I love how the truth of the Bible can be applied to our lives today. When we break down the truth of Psalm 1:1-3, we can deduce what a thriving disciple of Christ does and doesn’t do.
Blessed is the man who walks not in the counsel of the wicked, nor stands in the way of sinners, nor sits in the seat of scoffers;
but his delight is in the law of the LORD, and on his law he meditates day and night.
He is like a tree planted by streams of water that yields its fruit in its season, and its leaf does not wither. In all that he does, he prospers. Psalm 1:1-3 ESV
What a Thriving Disciple of Christ Doesn’t Do
A thriving disciple of Christ won’t heed a voice that doesn’t line up with the Word of God. Those who reject the knowledge of the truth will scoff when they hear it and do their own thing. Since they have no standard for living, they will continue in a lifestyle of sin. Essentially, they reject God’s love and do not receive eternal life.
When we, as disciples, reject time in the Word, we become spiritually dry. When a tree doesn’t receive the moisture it needs, its leaf will wither and fall from the tree. At that point, the leaf is detached from its life source. No bueno. Bye-bye leaf. RIP leaf.
What a Thriving Disciple of Christ Does
A thriving disciple of Christ delights in the Word. How does the delight happen? The shift comes when we increase our appetite for the Word of God by making a habit of seeking Him daily.
The tree described in the first psalm is rooted by water, positioned to continually take in nutrients. Similarly, a thriving disciple of Christ stays rooted by Living Water, being positioned to continually take in the nutrients of the Word and Spirit in passionate pursuit of Him. When the winds of adversity blow, our roots grow deeper and stronger in faith.
Verse two says that we will meditate on His Word day and night. Meditation outside of Christianity has a goal of emptying the mind to obtain peace. However, in Christian meditation, the goal is to fill the mind with the Word to obtain spiritual growth. Meditating on and memorizing the Word gives us revelation and then imparts life.Meditating on and memorizing the Word gives us revelation and then imparts life. #ThrivingInChrist Click To Tweet
Intake, Thought Life, and Lifestyle
The actions described in the sections above are based on the intake, thought life, and lifestyle of those who are and aren’t walking with Christ. Our intake becomes what we dwell on; what we dwell on becomes what we do. What are the results of each? Very simply, the righteous prosper (Psalm 1:3) and the wicked perish (Psalm 1:6). See the chart below:
|Thriving Disciple DOES||Thriving Disciple DOESN’T|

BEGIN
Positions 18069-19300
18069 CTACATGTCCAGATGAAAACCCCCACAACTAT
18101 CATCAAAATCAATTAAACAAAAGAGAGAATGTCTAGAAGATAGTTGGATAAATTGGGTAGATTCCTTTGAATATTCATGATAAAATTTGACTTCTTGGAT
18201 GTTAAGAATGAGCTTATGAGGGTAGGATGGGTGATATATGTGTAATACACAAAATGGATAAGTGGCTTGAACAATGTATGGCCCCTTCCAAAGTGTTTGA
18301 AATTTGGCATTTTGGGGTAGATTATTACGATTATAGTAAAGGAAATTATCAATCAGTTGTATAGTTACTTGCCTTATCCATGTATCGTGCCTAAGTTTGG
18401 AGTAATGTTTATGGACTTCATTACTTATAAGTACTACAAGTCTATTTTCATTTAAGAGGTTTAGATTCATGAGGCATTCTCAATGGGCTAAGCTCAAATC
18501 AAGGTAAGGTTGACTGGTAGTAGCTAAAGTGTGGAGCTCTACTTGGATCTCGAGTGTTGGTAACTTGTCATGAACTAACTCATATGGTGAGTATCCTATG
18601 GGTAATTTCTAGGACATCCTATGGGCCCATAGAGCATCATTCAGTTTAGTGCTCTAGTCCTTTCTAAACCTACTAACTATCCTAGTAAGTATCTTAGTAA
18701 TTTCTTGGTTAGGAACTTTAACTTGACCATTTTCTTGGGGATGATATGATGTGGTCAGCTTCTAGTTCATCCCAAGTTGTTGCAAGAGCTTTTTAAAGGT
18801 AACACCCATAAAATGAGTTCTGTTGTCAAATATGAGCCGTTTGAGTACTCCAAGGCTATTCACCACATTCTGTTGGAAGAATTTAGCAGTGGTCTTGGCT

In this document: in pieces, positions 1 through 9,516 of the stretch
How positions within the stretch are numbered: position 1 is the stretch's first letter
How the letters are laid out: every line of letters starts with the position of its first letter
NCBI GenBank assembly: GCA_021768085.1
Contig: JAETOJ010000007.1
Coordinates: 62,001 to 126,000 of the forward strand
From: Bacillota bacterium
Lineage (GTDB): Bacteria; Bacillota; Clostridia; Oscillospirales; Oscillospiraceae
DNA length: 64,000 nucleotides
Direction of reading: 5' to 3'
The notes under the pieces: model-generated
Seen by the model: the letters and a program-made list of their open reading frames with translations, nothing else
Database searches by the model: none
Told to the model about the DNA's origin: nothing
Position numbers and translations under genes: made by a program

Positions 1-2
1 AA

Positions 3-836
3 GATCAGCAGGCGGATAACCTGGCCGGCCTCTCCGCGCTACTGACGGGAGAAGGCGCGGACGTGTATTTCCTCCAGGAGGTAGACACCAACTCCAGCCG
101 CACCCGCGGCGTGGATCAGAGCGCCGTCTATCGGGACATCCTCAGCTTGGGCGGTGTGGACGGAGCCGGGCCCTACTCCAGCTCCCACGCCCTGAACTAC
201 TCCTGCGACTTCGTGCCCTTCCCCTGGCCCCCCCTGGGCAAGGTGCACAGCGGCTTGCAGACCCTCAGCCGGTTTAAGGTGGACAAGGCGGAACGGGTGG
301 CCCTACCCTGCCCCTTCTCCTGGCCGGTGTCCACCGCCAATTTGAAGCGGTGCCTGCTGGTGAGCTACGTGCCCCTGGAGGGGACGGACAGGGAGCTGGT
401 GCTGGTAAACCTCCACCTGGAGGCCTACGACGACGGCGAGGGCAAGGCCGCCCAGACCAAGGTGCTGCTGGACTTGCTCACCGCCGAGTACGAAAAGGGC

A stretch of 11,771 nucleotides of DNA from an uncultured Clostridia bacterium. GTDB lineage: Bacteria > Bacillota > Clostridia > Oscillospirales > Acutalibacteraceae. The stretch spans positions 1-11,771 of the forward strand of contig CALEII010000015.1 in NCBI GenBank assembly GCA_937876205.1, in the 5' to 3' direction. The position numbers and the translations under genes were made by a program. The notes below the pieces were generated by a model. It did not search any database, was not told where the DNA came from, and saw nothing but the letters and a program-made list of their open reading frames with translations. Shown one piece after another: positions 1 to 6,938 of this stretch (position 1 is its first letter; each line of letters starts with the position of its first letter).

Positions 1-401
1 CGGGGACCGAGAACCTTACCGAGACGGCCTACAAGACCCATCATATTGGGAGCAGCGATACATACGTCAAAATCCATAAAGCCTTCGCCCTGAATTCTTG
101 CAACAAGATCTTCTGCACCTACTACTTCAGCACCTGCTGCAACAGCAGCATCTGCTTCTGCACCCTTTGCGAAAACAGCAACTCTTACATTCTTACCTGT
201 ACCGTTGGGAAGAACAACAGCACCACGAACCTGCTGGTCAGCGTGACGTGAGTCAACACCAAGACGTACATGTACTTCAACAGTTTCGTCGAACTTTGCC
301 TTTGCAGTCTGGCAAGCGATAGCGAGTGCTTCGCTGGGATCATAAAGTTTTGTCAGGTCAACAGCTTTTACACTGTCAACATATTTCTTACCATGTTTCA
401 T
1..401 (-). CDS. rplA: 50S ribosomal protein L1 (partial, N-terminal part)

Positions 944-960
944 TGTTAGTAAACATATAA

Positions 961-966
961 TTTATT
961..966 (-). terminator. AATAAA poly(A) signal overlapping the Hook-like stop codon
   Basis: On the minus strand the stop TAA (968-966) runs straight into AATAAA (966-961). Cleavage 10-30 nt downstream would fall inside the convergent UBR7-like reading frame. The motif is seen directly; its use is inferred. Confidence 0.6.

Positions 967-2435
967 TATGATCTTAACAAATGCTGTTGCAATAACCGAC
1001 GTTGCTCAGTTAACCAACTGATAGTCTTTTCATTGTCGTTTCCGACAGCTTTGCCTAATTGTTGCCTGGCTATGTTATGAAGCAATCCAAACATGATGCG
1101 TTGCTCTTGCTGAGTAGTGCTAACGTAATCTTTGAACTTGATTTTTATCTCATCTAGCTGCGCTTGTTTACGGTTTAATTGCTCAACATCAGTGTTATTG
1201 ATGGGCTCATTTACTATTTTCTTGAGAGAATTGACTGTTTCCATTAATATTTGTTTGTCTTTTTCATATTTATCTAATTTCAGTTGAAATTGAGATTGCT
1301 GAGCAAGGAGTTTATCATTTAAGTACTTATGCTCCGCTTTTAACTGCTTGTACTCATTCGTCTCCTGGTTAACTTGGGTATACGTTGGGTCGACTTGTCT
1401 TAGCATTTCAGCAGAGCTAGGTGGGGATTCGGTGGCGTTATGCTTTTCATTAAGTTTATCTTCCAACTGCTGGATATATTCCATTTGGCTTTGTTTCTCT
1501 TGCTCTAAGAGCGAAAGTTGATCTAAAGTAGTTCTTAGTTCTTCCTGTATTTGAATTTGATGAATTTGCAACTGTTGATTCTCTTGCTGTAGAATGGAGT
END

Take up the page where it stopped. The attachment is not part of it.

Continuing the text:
What if I See Myself in Both?
Sometimes our habits reflect the life of those who have rejected Christ. In that case, this is where grace comes into the picture.
There’s a balance with grace. On one hand, we don’t need to continue in sin, justifying it with a grace card. On the other hand, grace needs to be applied to us and everyone who is sinning. Have mercy; we don’t need to judge people and throw them under the bus because of their sin—everyone is at a different place in their walk with God. Instead, we are to grow in grace (2 Peter 3:18).
This kind of growing in grace is like walking through our garden and plucking out the weeds or identifying and treating any diseases destroying our plants. We must be intentional with seeking out the health of our “tree” to thrive. And if we find something that shouldn’t be there or the Holy Spirit brings it to our attention, then pruning is required.
So, every healthy tree bears good fruit, but the diseased tree bears bad fruit. A healthy tree cannot bear bad fruit, nor can a diseased tree bear good fruit. Matthew 7:17-18 ESV
Now don’t go running from the Gardener’s pruning scissors! If we only focus on the painful aspect of pruning, then we will miss the good part of it. The good part about pruning is the season of fruitfulness that follows.
The Disciple’s Fruit
Fruit is so good isn’t it? So sweet, juicy, and delicious. Mmmm. Except it’s not for us. Sorry. A tree doesn’t seek fruit, it produces fruit. Therefore, the fruit is not for us; it’s for others.
If we feel like we aren’t receiving what we need, then we look at what a tree needs: the sun, the water, the nutrients from the soil. Those elements are what causes the tree to grow, so we need to go back to our source.
Can We Grow Ourselves?
Can a tree grow itself? No, and we can’t grow ourselves either. It’s God’s work of growth in us. Philippians 2:13 (NLT) says, “For God is working in you, giving you the desire and the power to do what pleases him.” That’s a gift toward spiritual maturity!
The fruit of the Spirit is “of the Spirit.” It’s not “of Kelly,” or “of Melissa,” or “of Sue.” God produces the fruit in us; it’s our job to yield. The more we stay in tune with Him during the day, the more we’ll see evidence of it.
So grow on, disciple of Christ. Continue to thrive!
Other Great Posts in the Thriving in Christ Series:
- What Does It Mean to Thrive in Christ?
- What a Thriving Disciple of Christ Does and Doesn’t Do
- How to Have a Spiritually Healthy Heart to Thrive in Christ
- How Desensitization Keeps You from Spiritually Thriving
- How to Get Free of Secret Sins and Thrive in Christ (Even if You Want to Stay in It)
- 27 Ways Your Good Shepherd Helps You Thrive
*this is shared at some linkups